The convention web site is up and running for our 25th anniversary convention in Mystic Connecticut, the place where it all began. Bring your family and friends for a memorable weekend when the daffodils are in bloom and the last wooden whaling ship in the world sets off on a triumphant voyage. To read about all the events, our flagship hotel, speakers and menus for the weekend, click on the link below to browse all the details at our special convention web site
TIS members and their guests going to Belfast for the 2011 convention in May should have received an e-mail from president Charlie Haas that included an attachment of a fine booklet regarding Titanic-related activities in Belfast before, during and after the convention. If members did not receive such an e-mail, you may download the booklet at the link below. Please do send your e-mail address and itinerary to Revdma@aol.com so any last-minute information or announcements can be sent to you before your departure.
Website visitors not planning to visit Belfast are cordially invited to download the booklet using the link above, to see what they may be missing!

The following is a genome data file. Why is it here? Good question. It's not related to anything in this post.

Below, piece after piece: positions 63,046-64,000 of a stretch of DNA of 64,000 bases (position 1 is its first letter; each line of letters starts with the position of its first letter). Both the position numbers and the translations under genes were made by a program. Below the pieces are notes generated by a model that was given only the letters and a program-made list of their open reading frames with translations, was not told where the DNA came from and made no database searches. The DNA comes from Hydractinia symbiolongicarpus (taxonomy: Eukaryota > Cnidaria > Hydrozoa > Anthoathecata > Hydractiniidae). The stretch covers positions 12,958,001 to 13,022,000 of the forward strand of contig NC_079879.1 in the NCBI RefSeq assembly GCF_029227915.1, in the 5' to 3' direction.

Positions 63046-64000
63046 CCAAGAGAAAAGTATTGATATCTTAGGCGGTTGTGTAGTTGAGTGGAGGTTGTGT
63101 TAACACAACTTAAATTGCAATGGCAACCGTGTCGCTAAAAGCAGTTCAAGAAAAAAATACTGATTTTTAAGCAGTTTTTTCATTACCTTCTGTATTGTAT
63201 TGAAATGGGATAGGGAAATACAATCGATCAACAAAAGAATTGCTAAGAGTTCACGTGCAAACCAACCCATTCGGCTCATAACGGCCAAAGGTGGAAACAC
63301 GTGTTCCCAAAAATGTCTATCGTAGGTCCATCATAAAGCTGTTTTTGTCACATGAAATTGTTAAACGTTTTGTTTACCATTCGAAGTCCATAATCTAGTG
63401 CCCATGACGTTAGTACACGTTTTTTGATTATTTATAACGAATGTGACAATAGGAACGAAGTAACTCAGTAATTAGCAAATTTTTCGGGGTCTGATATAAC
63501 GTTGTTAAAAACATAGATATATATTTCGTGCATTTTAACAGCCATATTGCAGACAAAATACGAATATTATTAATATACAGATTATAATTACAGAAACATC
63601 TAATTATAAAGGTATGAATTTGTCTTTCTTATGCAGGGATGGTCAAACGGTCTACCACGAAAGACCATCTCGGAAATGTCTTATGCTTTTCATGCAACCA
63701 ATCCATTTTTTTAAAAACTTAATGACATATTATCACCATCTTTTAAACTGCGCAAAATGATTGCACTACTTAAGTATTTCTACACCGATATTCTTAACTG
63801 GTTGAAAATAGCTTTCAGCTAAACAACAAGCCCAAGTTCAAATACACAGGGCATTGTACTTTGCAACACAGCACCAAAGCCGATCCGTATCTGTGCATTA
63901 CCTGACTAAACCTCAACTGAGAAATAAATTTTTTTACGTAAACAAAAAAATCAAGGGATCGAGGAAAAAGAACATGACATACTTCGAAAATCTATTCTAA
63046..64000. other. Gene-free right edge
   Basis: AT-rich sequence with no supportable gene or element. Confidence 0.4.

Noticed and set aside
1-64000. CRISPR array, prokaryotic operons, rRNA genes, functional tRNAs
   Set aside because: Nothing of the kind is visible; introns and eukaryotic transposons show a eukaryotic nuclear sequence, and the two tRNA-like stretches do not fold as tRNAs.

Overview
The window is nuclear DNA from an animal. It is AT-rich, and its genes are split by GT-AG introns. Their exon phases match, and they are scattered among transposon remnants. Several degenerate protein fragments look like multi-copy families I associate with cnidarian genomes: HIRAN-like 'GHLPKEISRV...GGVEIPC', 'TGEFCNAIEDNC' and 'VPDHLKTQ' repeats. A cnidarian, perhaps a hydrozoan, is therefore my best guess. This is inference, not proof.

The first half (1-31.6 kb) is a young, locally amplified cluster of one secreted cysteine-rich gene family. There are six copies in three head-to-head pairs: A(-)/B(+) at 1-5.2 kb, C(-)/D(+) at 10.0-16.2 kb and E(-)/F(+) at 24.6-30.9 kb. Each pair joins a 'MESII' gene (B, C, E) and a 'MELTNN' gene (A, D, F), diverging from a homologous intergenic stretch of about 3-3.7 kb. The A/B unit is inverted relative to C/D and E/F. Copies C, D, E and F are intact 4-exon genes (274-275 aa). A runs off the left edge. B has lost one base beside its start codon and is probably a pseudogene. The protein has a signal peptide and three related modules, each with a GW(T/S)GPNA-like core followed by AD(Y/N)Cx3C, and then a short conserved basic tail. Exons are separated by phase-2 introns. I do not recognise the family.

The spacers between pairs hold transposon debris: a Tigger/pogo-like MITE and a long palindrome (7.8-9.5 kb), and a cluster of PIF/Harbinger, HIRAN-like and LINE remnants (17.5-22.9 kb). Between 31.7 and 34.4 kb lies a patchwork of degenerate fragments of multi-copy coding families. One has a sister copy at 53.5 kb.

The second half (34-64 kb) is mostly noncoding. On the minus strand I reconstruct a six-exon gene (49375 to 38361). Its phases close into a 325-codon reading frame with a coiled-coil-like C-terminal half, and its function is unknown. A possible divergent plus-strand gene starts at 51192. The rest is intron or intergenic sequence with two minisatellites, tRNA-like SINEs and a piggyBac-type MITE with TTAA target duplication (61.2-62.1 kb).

Titanicbooklet2011 (pdf file click-on link)
Frank Millet painted a series of Men in Uniform, which included his old friend Archibald Willingham Butt, aide to both Taft and Roosevelt. Frank Millet often stayed at Archie’s Washington home on G Street and the two travelled together to Italy before returning home on the Titanic.
Frank was concerned about Archie’s state of mind after the loss of his mother, and the marriage of Archie’s great love, Mathilde Townsend to another man. Butt was also distressed about political issues in Washington between Taft and Roosevelt. The trip to Italy to open a new school of art was to be a vacation for Archie Butt. The rest of their story is well-known, and the tragic outcome of the loss of both men.
The painting of Archie Butt was inherited by the grand -niece of Archie Butt, the former Margaret Morgan, daughter of Shirley Morgan and Arrington Butt (Archie’s brother’s one child). The feet have been cut off the portrait so the painting could hang over a mantle. Ultimately the portrait will find its way to Augusta, Georgia, to the art museum there.
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